when i started sewing, i had very few to no fabric, let alone a ‘stash’. outworn or unloved clothes have been used for small bags or purses. it didn’t take long until i discovered ebay and the like as a platform for sourcing old bedsheets and duvet covers. discarded fabric with respectable patterns on it (mostly flowers in my experience) is easily found, and in abundance. it’s cheap and you get a lot of metres to work with! and it’s already there… at best, i could upcycle it into something useful. for experimenting it’s perfect, too, there’s no fear involved. and fear can kill creativity, of which i had a lot of when I started out two years ago. nowadays i find myself often choosing the save road and googling for techniques, just to make sure the outcome is exactly as planned. i miss that ‘illiterate’ spirit sometimes, but maybe I’m being just overly nostalgic!
from this time I still have remnants of this beautiful fabric which i used for the exterior of the snuggler. i’ve made a dress from it already, it drapes really nicely, which i find an unusual feature of duvet covers! if you have problems with thread tension, though, it does show with this fabric, because the weft is a bit looser. fortunately, I fixed that some months ago by buying a new bobbin case for my machine. note to self: better not mess with the lower thread tension… the fabric itself is pure cotton, so washing and pressing is not at all complicated. and destined to become a sleeping bag for a baby in her or his first months, it definitely shouldn’t be! all the same, it may look decent, no?
i used one pillow case, but had to buy the lining fabric. i couldn’t find a 100% cotton microfleece as the instructions suggest (polyester fleece doesn’t breathe). also, flannell was no option since the sleeping bag will be used during autumn and winter months. i pondered using terry cloth, which is used for towels, but I’m glad I didn’t – i cannot imagine it being easy to work with. finally i decided on 100% cotton sweatshirt-ing with a plush inside which i used as right side here. i was lucky to buy a remnant piece of 0,7m which was slightly cheaper than straight off the bolt (would have cost me 16€/m). considering this fabric is prone to pre-shrinking I *just* managed to cut the lining pieces from it. you don’t need the whole width of the fabric but the length is important.iI didn’t measure the amount of shrinking after the wash (programme: 30° C, delicate fabrics), but 5 – 10% makes sense. velcro tape is something I had already.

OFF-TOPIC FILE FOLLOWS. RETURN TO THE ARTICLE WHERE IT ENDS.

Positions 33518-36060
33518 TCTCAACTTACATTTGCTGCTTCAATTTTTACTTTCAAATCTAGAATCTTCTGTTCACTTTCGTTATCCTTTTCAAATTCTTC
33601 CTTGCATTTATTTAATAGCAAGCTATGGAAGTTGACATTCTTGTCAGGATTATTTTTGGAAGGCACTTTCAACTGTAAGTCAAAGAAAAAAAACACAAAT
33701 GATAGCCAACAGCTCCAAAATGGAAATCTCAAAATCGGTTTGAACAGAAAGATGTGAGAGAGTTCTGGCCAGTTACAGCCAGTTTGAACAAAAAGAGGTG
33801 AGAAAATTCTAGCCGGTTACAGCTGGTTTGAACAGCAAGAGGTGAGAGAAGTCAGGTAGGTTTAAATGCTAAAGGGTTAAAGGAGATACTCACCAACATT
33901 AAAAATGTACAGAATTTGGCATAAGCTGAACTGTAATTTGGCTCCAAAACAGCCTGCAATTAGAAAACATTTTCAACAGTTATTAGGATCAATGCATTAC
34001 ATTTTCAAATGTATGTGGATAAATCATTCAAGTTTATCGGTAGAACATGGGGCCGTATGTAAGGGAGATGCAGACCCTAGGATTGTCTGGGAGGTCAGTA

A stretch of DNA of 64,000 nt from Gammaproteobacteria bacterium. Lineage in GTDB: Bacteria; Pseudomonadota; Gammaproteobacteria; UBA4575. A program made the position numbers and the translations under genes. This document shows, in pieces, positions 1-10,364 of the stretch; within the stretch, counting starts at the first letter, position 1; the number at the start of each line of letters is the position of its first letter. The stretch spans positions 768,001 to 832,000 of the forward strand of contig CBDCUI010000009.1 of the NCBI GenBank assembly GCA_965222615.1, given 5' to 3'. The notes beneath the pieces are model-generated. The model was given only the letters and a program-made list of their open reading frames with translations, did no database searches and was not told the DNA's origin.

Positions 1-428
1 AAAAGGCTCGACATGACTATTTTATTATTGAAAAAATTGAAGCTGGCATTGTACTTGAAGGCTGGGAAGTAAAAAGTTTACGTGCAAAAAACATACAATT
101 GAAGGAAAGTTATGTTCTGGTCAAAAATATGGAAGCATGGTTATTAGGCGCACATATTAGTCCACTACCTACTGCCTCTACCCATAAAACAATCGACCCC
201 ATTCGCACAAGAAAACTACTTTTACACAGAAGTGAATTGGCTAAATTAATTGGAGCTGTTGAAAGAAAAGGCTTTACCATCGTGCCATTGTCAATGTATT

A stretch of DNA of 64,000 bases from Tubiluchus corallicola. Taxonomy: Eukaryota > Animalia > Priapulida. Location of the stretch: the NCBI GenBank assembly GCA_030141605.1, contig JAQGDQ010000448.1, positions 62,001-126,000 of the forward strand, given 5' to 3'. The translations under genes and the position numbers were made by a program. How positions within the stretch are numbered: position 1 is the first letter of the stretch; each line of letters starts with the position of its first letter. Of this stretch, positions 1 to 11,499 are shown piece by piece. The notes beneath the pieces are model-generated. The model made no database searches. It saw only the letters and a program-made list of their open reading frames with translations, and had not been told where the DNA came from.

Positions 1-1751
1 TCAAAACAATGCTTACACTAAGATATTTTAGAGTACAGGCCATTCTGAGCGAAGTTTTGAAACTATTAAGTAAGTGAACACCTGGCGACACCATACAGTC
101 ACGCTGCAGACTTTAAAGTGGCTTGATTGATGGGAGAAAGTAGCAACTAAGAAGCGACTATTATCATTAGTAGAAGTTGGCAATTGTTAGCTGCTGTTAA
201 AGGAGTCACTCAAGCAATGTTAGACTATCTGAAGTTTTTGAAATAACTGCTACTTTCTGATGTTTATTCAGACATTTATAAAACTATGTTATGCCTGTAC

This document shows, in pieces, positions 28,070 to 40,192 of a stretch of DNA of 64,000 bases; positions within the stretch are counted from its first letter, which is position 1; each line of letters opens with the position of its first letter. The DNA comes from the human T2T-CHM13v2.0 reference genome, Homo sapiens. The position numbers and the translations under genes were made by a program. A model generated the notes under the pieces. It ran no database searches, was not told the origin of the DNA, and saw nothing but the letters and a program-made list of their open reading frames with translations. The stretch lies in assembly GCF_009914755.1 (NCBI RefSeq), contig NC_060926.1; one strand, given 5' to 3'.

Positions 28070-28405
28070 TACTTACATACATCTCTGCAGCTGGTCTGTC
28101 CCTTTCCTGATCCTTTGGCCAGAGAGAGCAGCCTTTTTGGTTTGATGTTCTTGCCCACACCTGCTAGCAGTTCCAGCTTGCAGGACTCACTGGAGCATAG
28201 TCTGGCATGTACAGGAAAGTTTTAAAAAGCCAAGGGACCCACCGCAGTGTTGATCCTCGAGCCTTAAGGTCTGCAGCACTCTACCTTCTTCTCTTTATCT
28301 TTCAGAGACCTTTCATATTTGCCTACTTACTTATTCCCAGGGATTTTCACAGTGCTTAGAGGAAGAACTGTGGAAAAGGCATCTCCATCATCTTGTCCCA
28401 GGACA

the pattern has only two pieces which are both cut on the fold, from the exterior and lining fabric. there are some darts at the foot bag (adding dimension) and at the top they shape the sleeping bag nicely. construction is fairly easy, but I had to make sure not to stretch out the sweatshirt fabric while sewing. combining woven and knit can be a bit tricky, but it’s certainly not impossible to get neat results. And in the end, I’m really happy with my fabric choices, color and all! I trimmed and clipped the seam allowances when it made sense. the instructions are brief, but I felt they covered everything and where easy to grasp, they even tell you when to trim and clip seam allowances. for me, being thourough and taking my time paid off. always a much more enjoyable sewing experience!!
look at how cozy this is:
pattern and design: lotta jansdotter baby snuggler (free download)